We all know the Divas of the Workplace — they’re usually easy to spot. Whether you work in a chain store, a restaurant or an office, Power Women permeate every cell of the place. Jen Lancaster was one of these ladies — intense and hard-working but also intensely spoiled. Not very many years out of college, she’d already landed a six-figure job as an associate vice president at an investment research firm in Chicago, where she lived with her long-time boyfriend Fletch.
Jen is a self-proclaimed narcissist, so we can’t hold any of her hubris against her — or so we’re told. She’s beautiful, rich and important, a lethal combination for any numbskulls who make the mistake of crossing her . . . or just crossing in her path. Life carries along just fine for Ms. Lancaster — filled to the brim with expensive shoes, clothing and an enviable lifestyle — until the economy begins to tank around 2001. Now I’m not all about the corporate lingo, but anyone could see terms like “merger” and “lay-offs” were going to spell disaster for our heroine. When she finds the ax has come down, she’s been efficiently chopped out of her comfortable life, possibly forever.
Bitter Is The New Black: Confessions Of A Condescending, Egomaniacal, Self-Centered Smartass, Or, Why You Should Never Carry A Prada Bag To The Unemployment Office, aside from bearing one of the longest subtitles I’ve ever seen, is a hilarious, often poignant look at Jen’s fall from grace — and her eventual reckoning with who she once was in order to change.
Of course the book opens with a seriously scary Jen drinking, shouting at waitresses and generally intimidating everyone around her — save a few lackeys at her workplace. As I can be a bit demanding and egomaniacal myself, I was a little worried I was going to be reading a book about myself — save all the shouting, because I’m way too polite for that. And, you know, the money . . . because I’m just an editor. And the shoes — not really my thing. Purses, though? Yes, please. And —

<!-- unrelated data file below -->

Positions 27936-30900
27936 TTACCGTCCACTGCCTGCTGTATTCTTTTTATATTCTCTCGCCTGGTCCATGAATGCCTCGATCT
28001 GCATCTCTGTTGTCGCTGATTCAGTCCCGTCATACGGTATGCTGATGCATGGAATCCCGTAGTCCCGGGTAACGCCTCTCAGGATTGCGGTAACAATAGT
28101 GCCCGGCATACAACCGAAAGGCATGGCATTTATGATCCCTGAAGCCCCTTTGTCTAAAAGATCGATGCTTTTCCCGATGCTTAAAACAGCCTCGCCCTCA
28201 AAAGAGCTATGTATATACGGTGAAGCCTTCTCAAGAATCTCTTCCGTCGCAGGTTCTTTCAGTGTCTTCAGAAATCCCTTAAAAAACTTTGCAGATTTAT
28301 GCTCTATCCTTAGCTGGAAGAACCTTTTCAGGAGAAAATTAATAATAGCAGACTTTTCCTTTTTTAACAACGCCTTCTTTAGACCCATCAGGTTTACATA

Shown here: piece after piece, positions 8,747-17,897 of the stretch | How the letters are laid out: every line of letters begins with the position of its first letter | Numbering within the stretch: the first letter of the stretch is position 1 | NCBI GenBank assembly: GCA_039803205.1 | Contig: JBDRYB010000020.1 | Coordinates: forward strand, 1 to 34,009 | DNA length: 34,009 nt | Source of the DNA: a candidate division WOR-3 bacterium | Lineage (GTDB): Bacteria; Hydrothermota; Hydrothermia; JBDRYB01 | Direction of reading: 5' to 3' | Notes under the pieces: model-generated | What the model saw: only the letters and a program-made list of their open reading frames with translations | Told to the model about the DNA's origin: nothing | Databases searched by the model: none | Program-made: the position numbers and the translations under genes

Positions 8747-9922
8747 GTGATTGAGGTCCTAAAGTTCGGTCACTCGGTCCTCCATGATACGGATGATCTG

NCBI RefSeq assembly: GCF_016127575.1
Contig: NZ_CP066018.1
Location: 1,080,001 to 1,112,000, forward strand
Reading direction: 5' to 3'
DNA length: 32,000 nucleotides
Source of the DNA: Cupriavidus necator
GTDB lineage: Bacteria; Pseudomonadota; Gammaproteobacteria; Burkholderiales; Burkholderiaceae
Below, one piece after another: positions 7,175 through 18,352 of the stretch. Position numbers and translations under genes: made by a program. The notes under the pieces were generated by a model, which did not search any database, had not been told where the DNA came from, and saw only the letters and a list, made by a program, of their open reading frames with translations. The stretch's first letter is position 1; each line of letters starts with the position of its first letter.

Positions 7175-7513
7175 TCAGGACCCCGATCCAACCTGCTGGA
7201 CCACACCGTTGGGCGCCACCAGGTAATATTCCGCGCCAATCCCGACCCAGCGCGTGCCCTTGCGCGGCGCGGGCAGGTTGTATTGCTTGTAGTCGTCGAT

Whoa, I digress!
No, this book is all about Jen — and I wouldn’t want it any other way! She’s larger than life, a bit crass but always truthful, and I absolutely loved the fact that she was honest with herself and about herself. Bitter Is The New Black is really her journey out of corporate life and into a whole new life — one as a writer. But way beyond that, it’s about a serious paradigm shift — yes, I just used the work paradigm, who’s pretentious now? — that forces her to reclassify everything in her life that’s important. Suddenly the purchase of a $6,500 couch that once seemed life or death for Jen is seen as a terrible, terrible misuse of funds (thank goodness they didn’t really buy it). When unemployment checks begin to run out for both she and Fletch, all the dollars dropped on those Kate Spade bags and designer clothes? A waste. When you can’t pay your electricity and face constant harrassment from your landlord about getting behind on rent, living hand-to-mouth, nothing in your life can be the same.
Because things get bad for Jen and Fletch. Scary bad. Knot-in-my-stomach bad. They were never in danger of losing a roof over their head — they always had Jen’s parents in Indiana to fall back on — but they were definitely in some hot water. And it was only through their perserverance and ability to stick together that brought them through that.
Oh, and because Jen is one wickedly hilarious writer.
Bloggers in particular will appreciate Jen’s riches-to-rags-to-riches story, mostly because everything turned around after her blog Jennsylvania began to take off. Much like Julie Powell of Julie & Julia fame, we see the power of the Internet — and the written word — in action.
If you’re looking for a funny read with a very healthy dash of comeuppances mixed into articulate but chatty prose, Jen Lancaster is your best bet. Laurie Notaro is still my reigning Queen of the Hilarious Memoir, but I’m totally willing to invite Lancaster to court.
4.5 out of 5!